The FDA has 60 days from its receipt of an NDA to determine whether the application will be accepted for filing based on the agency’s threshold determination that it is sufficiently complete to permit substantive review. The FDA may request additional information rather than accept an NDA for filing. Any resubmitted application, following a refusal to file action, is also subject to 60-day review before the FDA accepts it for filing.

Under the PDUFA, for original NDAs, the FDA has ten months from the filing date in which to complete its initial review of a standard application and respond to the applicant, and six months from the filing date for an application with priority review.  For all new molecular entity, or NME, NDAs, the ten and six-month time periods run from the filing date; for all other original applications, the ten and six-month time periods run from the submission date. Despite these review goals, it is not uncommon for FDA review of an NDA to extend beyond the goal date.

Once the submission has been accepted for filing, the FDA begins an in-depth review. As noted above, the FDA has agreed to specified performance goals in the review process of NDAs. Most such applications are meant to be reviewed within ten months from the date it is accepted for filing (i.e., 12 months), and most applications for “priority review” products are meant to be reviewed within six months from the date the application is accepted for filing (i.e., 8 months). The review process may be extended by the FDA for three additional months to consider new information or in the case of a clarification provided by the applicant to address an outstanding deficiency identified by the FDA following the original submission.

Before approving an NDA, the FDA may inspect the facility or facilities where the product is manufactured. The FDA will not approve an application unless it determines that the manufacturing processes and facilities are in compliance with cGMP. The FDA may also inspect one or more of the clinical sites where pivotal trials were conducted and the contract research organization facilities with oversight of the trial, in order to ensure compliance with GCP and the integrity of the study data.

Additionally, the FDA may refer any NDA, including applications for novel biologic candidates which present difficult questions of safety or efficacy, to an advisory committee. Typically, an advisory committee is a panel of independent experts, including clinicians and other scientific experts that reviews, evaluates and provides a recommendation as to whether the application should be approved and under what conditions. The FDA is not bound by the recommendation of an advisory committee, but it considers such recommendations when making final decisions on approval. The FDA likely will re-analyze the clinical trial data, which could result in extensive discussions between the FDA and the applicant during the review process. The FDA also may require submission of a risk evaluation and mitigation strategy, or REMS, if it determines that a REMS is necessary to ensure that the benefits of the drug outweigh its risks and to assure the safe use of the drug or biological product. The REMS could include medication guides, physician communication plans, assessment plans and/or elements to assure safe use, such as restricted distribution methods, patient registries or other risk minimization tools. The FDA determines the requirement for a REMS, as well as the specific REMS provisions, on a case-by-case basis. If the FDA concludes a REMS is needed, the sponsor of the NDA must submit a proposed REMS. The FDA will not approve an NDA without a REMS, if required.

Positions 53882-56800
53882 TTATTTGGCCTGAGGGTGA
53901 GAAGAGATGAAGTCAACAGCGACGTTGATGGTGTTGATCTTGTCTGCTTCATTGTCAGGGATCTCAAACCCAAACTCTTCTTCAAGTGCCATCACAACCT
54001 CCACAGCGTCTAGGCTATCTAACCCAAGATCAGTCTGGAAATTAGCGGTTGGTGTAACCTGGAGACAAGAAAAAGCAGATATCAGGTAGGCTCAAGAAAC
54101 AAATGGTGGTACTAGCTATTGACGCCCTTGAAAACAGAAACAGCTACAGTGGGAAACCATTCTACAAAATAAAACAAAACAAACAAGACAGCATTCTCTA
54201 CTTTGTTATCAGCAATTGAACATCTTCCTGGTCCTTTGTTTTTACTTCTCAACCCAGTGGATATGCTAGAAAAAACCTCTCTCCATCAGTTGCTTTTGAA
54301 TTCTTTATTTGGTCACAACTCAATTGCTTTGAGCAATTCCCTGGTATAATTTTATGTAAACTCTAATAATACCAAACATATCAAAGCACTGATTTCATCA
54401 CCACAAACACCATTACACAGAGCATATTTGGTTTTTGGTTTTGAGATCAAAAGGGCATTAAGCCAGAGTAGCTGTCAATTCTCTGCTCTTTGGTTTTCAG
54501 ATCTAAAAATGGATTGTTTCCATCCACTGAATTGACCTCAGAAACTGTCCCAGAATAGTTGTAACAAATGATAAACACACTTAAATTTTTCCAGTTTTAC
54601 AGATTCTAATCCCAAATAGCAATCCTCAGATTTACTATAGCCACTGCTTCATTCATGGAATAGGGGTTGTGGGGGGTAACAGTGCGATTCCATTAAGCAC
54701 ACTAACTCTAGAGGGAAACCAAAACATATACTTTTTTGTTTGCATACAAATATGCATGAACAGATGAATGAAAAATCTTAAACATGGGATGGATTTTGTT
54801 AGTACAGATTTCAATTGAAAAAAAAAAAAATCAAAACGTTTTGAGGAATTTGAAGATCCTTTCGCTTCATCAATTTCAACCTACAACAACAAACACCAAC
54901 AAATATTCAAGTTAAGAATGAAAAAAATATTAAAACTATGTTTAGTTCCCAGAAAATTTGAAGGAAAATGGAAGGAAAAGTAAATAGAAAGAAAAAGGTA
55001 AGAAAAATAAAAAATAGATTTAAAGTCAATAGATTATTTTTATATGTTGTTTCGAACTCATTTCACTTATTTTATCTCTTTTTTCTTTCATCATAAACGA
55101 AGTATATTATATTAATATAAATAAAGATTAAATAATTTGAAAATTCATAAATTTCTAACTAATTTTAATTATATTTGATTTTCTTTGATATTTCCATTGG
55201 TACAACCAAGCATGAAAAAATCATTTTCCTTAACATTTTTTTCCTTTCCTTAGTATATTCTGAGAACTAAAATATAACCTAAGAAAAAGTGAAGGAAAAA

Under the Pediatric Research Equity Act, or PREA, as amended, an NDA or supplement to an NDA must contain data that are adequate to assess the safety and efficacy of the product candidate for the claimed indications in all relevant pediatric populations and to support dosing and administration for each pediatric population for which the product is safe and effective. The FDA may grant deferrals for submission of pediatric data or full or partial waivers. The Food and Drug Administration Safety and Innovation Act, or the FDASIA, enacted in 2012, made permanent PREA to require a sponsor who is planning to submit a marketing application for a product that includes a new active ingredient, new indication, new dosage form, new dosing regimen or new route of administration to submit an initial Pediatric Study Plan, or PSP, within sixty days of an end-of-Phase 2 meeting or, if there is no such meeting, as early